Wednesday, September 8, 2010

Question from a Writer

We've got some great questions here so I'm going to answer each as we go... Hopefully this will get what you are looking for:

I get what a contemporary romance is.

I understand the genres as a whole, I really do.

But what I'm having a problem with is the sub-genres.

If you have a married couple who has an event in their life change how they look at each other and they work back towards a newfound love, is this a romance? Or mainstream?
I would have to say that it still depends on the over-all trend in the story. If the romance is the central focus and that is what we are building toward, then I would likely say it is a romance. If it is a married couple and we see things potentially falling apart, and we want to watch them "re-discover" each other, then it seems like it would be more of a romance. If, however, the focus is on how couples deal with issues that might break them up, then I would likely say it is a mainstream. Now this is not a fixed rule, but in general that is the approach I would take. You have heard me say this before on the blog, but it is what you say the whole book is about that shapes the direction you take it.

If there's baggage (the word I get from your blog) would this make it a romantic suspense or a suspense/thriller?
Baggage has nothing to do with romantic suspense or suspense/thriller. When I talk about baggage, I am referring to the characters that have so many other issues going on in their life that it starts to sound like a soap opera. Characters don't have to be abused, alchoholic and orphaned with PTSD just to be interesting. If it is a romantic suspense, then we're talking about things such as criminal activity or other situations where one or both characters are fighting for their lives or something like that. In these stories, the romance still needs to be in the forefront, but the suspense element is the plot line that keeps it all moving.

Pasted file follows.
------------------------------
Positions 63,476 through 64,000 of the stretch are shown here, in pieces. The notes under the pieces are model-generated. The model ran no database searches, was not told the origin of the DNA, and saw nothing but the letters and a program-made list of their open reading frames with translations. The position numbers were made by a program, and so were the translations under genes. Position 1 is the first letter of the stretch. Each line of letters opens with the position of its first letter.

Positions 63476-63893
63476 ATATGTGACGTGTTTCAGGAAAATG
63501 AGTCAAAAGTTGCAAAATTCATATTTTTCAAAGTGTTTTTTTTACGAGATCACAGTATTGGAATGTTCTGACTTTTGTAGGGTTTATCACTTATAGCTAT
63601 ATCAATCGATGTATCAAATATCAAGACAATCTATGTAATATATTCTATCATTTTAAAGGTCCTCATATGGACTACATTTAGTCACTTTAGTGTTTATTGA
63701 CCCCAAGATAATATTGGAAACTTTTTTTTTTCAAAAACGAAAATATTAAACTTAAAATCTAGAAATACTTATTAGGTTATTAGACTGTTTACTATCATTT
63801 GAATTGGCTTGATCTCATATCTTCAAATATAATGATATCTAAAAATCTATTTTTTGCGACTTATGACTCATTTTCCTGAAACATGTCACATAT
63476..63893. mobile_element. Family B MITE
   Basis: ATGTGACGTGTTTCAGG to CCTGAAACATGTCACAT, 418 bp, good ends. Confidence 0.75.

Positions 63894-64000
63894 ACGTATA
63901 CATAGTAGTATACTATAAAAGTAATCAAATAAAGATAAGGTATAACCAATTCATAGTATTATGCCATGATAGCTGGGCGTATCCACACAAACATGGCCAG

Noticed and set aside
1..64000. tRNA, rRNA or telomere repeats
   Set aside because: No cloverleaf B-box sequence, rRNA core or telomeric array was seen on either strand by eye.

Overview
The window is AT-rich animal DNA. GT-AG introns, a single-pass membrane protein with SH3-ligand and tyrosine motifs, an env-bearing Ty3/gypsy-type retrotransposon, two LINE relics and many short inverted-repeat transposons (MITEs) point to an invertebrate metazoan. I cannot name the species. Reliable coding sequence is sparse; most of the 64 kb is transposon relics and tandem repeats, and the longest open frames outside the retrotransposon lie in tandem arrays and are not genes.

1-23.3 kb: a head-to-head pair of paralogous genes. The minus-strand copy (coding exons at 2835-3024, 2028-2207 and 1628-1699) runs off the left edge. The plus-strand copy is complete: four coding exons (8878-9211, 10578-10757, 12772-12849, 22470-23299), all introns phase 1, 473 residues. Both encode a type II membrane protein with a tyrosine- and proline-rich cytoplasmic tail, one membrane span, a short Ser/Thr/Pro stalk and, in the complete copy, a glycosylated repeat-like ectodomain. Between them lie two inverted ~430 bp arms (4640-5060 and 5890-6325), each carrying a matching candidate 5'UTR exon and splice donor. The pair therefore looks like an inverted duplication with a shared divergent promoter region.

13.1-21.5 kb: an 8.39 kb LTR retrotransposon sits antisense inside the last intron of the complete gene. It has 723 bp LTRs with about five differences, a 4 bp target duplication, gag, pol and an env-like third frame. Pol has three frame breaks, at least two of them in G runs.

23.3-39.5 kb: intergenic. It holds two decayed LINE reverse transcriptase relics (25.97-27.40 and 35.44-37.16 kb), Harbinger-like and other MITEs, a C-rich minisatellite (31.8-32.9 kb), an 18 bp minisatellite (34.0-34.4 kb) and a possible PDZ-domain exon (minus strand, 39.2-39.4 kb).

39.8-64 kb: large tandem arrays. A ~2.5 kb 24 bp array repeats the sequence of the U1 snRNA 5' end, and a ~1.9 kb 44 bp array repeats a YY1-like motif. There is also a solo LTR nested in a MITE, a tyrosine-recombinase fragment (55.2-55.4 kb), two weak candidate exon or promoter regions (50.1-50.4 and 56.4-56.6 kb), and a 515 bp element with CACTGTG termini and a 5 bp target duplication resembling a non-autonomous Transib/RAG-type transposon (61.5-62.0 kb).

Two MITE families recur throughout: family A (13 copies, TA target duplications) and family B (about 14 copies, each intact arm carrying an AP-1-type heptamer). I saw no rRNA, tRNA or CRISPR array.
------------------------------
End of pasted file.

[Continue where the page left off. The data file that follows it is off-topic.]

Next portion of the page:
What if the issues the chaos creates have a religious bend, is it then inspirational?
Inspirational romances have a specific twist to them. These are stories that are religious based, generally non-demoniantional that revolve around watching someone coming to grips with their faith. In many of these cases, we watch a conversion taking place.

Sometimes, it feels like the stories don't have a niche to fall into, so a new one is created, i.e. chick-lit.
Chick-lit really wasn't created because there wasn't a niche for it. This was really a genre with a specific twist to it. Generally hip city women taking on the world with or without romance. Again, SEX IN THE CITY.

I guess my question is, when I think I know my genre something changes, how do I nail it down without hurting my chances?
You need to really pin this down in the beginning. This is why a person really needs to plot his or her stories. You have to decide on the genre you want and then work with the characteristics that are normally found in that genre. I often remind people that understanding genre writing is the same as understanding literature, music architecture and other things that have specific categories. Antebellum architecture, Baroque Music, Minimalist art, Romantic Literature - all of these have specific characteristics. The same goes for the sub-genres of romance, or for that matter, any type of writing.


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